By Jenna Simeonov February 20, 2020
Only after finally seeing the world premiere of Tapestry Opera’s latest brand-new opera, Jacqueline, is it crystal clear: Jacqueline du Pré is a perfect opera heroine. Even if her life is presented in the series of glimpses we get in this biographical work by Luna Pearl Woolf and Royce Vavrek, there’s still an opera-sized thrill in the story of an ambitious and unique woman whose career – whose true love, really – is stamped out before the age of 30 with a diagnosis of multiple sclerosis.
It’s great tragedy, this opera. Du Pré becomes a character distilled into snapshots: the young girl boasting to her mummy that her cello isn’t too big, the 20-year-old woman caressing the vinyl on her first recording of Elgar’s Cello Concerto, the delighted lover in the lusty beginning of her marriage to Daniel Barenboim, the professional cellist in love with her life. And inevitably, the strange acceptance of her illness, which came only after the acute fear and confusion of a woman in her 20s losing dexterity, eyesight and memory. The heights from which Jacqueline du Pré fell – or from which she was pushed – are operatic in scale.
And Tapestry Opera’s latest offering is a firm success. On paper, Jacqueline is smart. It’s for one singer and one cellist – a dream for a producer on a budget. Yet like any memorable world premiere, the opera feels beautifully enmeshed with its debut creative team. American soprano Marnie Breckenridge creates the title role, and in one of opera’s great moments of fortune, she on her exhausting highs and lows and cinching Jacqueline’s place as a new opera with real legs.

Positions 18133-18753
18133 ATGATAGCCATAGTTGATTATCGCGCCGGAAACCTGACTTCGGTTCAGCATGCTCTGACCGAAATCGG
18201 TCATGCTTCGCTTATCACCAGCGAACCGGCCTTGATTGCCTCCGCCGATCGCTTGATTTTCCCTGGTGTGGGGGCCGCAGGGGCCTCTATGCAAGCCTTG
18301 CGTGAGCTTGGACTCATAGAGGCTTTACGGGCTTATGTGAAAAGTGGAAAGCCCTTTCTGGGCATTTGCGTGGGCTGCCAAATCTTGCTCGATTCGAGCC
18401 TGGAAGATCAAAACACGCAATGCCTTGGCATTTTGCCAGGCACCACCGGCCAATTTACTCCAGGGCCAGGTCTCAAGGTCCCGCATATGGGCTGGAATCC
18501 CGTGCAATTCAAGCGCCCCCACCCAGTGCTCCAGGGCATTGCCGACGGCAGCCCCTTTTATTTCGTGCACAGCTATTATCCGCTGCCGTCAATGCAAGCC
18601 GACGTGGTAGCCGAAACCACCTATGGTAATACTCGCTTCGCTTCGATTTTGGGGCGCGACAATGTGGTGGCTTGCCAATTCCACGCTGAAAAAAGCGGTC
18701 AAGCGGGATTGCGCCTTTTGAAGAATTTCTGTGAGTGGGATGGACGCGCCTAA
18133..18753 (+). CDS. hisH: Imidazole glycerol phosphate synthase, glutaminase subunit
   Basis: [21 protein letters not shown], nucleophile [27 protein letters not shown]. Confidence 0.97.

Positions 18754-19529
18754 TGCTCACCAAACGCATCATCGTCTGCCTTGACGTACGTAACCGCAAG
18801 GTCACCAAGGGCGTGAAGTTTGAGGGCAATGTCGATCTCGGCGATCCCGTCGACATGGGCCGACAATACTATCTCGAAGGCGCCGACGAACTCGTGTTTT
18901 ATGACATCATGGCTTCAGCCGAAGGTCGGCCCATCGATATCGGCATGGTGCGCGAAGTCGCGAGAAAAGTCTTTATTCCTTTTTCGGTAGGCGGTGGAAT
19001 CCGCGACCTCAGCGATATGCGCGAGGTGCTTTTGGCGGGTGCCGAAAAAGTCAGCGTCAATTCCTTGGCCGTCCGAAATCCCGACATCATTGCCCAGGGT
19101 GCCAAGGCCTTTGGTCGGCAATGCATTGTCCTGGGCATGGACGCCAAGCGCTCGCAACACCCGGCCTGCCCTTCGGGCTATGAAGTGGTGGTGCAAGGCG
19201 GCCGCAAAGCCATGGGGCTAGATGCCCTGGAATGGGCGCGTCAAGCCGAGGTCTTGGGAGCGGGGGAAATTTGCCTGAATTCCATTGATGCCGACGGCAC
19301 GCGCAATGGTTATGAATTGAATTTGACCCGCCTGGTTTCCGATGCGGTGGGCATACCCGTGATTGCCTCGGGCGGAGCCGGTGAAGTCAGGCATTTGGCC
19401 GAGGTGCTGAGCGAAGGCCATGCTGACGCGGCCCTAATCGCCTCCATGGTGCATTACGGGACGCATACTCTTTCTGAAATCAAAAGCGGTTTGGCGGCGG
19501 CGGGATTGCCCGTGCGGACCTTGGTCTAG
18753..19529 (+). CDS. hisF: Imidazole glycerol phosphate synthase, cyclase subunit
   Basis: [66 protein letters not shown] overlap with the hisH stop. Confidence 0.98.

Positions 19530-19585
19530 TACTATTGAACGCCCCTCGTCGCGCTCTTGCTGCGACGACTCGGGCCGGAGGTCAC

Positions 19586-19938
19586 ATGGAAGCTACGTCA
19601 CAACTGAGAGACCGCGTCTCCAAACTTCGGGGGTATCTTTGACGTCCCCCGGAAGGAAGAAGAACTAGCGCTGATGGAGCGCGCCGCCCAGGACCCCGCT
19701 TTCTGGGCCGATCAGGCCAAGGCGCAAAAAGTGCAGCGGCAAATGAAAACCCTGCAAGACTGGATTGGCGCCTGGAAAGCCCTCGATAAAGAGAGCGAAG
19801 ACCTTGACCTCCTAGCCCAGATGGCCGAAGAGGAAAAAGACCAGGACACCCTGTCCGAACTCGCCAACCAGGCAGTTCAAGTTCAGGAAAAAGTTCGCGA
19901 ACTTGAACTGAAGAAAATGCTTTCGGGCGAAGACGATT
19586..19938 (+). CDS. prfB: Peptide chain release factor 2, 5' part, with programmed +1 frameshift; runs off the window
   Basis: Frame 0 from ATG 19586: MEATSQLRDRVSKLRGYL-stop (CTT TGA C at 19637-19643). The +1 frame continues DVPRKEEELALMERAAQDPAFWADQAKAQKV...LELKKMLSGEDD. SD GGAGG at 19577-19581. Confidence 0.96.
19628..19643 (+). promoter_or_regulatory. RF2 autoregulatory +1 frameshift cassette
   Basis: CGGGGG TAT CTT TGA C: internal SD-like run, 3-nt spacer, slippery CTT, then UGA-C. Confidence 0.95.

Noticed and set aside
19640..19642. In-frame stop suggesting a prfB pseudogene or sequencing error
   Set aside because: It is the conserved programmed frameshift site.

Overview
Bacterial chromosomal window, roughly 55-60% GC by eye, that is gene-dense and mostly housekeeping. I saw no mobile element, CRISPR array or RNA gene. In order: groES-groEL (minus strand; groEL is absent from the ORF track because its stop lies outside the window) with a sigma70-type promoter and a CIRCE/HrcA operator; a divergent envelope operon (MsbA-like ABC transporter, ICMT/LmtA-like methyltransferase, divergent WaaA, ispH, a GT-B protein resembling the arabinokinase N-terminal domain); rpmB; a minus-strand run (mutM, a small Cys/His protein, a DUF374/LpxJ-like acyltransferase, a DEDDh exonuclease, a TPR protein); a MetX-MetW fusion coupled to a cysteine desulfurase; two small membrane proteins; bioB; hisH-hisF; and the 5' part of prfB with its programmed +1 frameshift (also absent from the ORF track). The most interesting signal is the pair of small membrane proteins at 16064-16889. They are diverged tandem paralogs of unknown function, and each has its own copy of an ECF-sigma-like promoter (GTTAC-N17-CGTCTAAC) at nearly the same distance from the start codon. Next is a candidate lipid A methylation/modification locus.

There are in fact two characters in this opera, and the second is Jacqueline’s cello. Cellist Matt Haimovitz is on stage for nearly the entire work, mirroring Breckenridge as both a musical and dramatic element. Brilliantly, his textless character has an arc; Jacqueline’s cello is her best friend, her big love, the part of her that stays constant and capable. When her illness gets bad and she’s left alone, her husband away on his own world concert tour, her cello is there to absorb all of her emotions. Haimovitz and Breckenridge create a meta relationship, a love between human and object that’s hard for many to understand, that seems to evoke a hint of pity for du Pr and a profound respect for what it means to be a professional musician.
What’s most striking about Jacqueline is how its elements are wholly integrated. Vavrek’s frugal, evocative text seems to inspire the lyric ebbs and flows of Woolf’s score; one cannot be pulled from the other without both losing all meaning. Neither can the design be pulled from the piece, so clear it is in its depiction of du Pré’s only real home, onstage and flanked by an orchestra. In an eerie, Michael Levine-esque descent into chaos, Camellia Koo’s sets and Bonnie Beecher’s lighting turn a classic concert scene into something scary and unnatural – as Jacqueline would have no doubt felt as her MS became advanced.
Jacqueline is the thrilling result of real simplicity, the kind that only comes from starting with more – more life details, more words and music, more emotional peaks – and stripping away the inessential to reveal a moving story free from ego. It’s an extraordinary piece, one that deserves an unquestioned place in the 21st-century canon.